Nunatsiaq Online
NEWS: Nunavik June 16, 2017 - 1:10 pm

Makivik Corp. invites Quebec commission to visit Nunavik

Makivik insists on an Inuit-specific approach to public service delivery

SARAH ROGERS
Makivik Corp. president Jobie Tukkiapik, right, speaks to the provincial commission looking at the relationship between Quebec’s Indigenous groups and the province’s public services June 13 in Val d’Or, with Makivik’s communications director William Tagoona at left.
Makivik Corp. president Jobie Tukkiapik, right, speaks to the provincial commission looking at the relationship between Quebec’s Indigenous groups and the province’s public services June 13 in Val d’Or, with Makivik’s communications director William Tagoona at left.

Quebec must support Inuit-focused solutions to improve the delivery of core services to Nunavik, Makivik Corp. president Jobie Tukkiapik told a Quebec commission looking at the relationship between Quebec’s Indigenous groups and the province’s public services.

“We insist on an Inuit-specific approach to Nunavik,” Tukkiapik told the commission June 13 in Val d’Or.

All the services being examined as part of the commission—health and social, justice, correctional, youth protection and policing services—require the province’s attention, he said.

“We need to fully adapt all these services to the realities and the needs of the region and Nunavik Inuit,” he said.

Inuit don’t recognize themselves in Quebec’s justice system, Tukkiapik said, though they are over-represented within it.

Tukkiapik called for a team of specialized Inuit interpreters to help Nunavimmiut navigate a system that operates largely in French and English—second and third languages to most Inuit.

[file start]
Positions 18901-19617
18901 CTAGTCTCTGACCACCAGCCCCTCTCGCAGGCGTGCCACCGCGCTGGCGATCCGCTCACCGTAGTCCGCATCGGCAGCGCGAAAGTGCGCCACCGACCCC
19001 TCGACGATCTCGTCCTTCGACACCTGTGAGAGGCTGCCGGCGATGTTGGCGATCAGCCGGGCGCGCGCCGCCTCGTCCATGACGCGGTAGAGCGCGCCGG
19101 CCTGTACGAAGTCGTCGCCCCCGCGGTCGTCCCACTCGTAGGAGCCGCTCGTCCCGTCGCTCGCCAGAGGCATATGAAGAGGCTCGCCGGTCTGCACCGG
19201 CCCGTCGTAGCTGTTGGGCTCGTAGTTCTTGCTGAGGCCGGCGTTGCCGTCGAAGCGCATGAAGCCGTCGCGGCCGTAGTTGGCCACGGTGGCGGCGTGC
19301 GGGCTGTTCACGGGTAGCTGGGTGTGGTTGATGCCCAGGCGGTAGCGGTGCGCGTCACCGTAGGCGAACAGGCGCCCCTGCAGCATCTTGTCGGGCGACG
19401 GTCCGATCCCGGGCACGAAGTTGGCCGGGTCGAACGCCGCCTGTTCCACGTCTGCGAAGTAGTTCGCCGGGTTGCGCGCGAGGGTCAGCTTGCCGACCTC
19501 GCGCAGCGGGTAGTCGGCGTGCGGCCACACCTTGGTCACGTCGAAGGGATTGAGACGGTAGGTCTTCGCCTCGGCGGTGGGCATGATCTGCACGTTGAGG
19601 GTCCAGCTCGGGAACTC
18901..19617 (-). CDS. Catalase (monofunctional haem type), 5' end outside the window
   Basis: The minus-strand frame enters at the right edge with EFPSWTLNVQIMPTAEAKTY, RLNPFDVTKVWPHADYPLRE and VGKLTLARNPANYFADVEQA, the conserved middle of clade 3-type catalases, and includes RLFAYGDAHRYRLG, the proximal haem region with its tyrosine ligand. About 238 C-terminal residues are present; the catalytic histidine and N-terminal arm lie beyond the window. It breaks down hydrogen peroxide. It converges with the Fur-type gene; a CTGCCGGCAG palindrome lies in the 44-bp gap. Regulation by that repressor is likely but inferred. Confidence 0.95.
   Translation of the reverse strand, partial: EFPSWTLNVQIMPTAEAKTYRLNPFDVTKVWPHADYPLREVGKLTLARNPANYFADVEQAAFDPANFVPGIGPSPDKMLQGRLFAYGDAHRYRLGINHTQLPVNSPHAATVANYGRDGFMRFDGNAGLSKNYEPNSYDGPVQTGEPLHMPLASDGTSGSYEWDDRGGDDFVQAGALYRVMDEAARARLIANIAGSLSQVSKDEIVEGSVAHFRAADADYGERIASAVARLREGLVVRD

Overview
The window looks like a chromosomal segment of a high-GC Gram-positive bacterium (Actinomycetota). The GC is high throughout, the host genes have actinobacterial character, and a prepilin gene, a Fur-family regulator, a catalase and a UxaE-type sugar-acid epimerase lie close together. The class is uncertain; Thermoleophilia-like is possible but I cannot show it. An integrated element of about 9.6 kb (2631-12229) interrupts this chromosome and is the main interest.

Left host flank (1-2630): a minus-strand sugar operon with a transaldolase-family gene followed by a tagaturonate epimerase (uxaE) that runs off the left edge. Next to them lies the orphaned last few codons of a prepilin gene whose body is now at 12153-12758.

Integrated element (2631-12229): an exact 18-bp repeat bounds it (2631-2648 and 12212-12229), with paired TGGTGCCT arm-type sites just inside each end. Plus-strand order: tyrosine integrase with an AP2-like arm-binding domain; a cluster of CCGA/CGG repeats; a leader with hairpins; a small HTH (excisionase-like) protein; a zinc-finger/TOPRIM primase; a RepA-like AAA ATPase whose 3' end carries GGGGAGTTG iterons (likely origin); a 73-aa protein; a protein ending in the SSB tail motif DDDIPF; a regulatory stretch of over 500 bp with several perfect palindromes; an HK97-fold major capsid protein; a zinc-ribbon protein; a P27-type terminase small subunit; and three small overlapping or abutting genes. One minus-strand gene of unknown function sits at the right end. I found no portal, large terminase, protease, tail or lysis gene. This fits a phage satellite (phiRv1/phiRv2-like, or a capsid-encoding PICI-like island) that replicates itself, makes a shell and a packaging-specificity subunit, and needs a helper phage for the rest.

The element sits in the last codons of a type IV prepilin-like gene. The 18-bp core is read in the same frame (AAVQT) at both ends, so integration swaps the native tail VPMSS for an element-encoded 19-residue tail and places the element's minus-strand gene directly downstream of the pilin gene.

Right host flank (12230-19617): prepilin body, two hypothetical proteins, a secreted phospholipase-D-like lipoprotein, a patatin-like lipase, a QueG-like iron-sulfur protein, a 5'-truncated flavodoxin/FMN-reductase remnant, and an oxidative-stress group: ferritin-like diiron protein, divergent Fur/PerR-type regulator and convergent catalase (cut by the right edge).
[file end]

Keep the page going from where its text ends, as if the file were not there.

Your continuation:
Makivik also flagged youth protection as a crucial issue to improve, calling the removal of children from their families “the new residential school experience.”

Tukkiapik invited the commission to visit and host hearings in Nunavik to better understand the issues facing the region.

Former Quebec Superior Court Justice Jacques Viens, who is chairing the commission, said that would depend on the number of witnesses scheduled to appear at hearings as the inquiry moves forward.

The commission was created last year to respond to allegations of police brutality against First Nations women in Quebec

As part of its mandate, the commission must make recommendations to the Quebec government and Indigenous authorities on how to eliminate discriminatory practices and all forms of violence in the provision of government services to those communities.

Makivik, represented by its own lawyers, is a full participant in the commission.

“We’re now ready to work with you to close the gaps, improves services, remove discriminatory practices and differential treatment in Nunavik and in urban centres,” Tukkiapik told the inquiry.

“We know the problems—now we need solutions.”

You can read more about the commission or watch the hearings live here.

Email this story to a friend... Print this page... Bookmark and Share

 THIS WEEK’S ADS

 ADVERTISING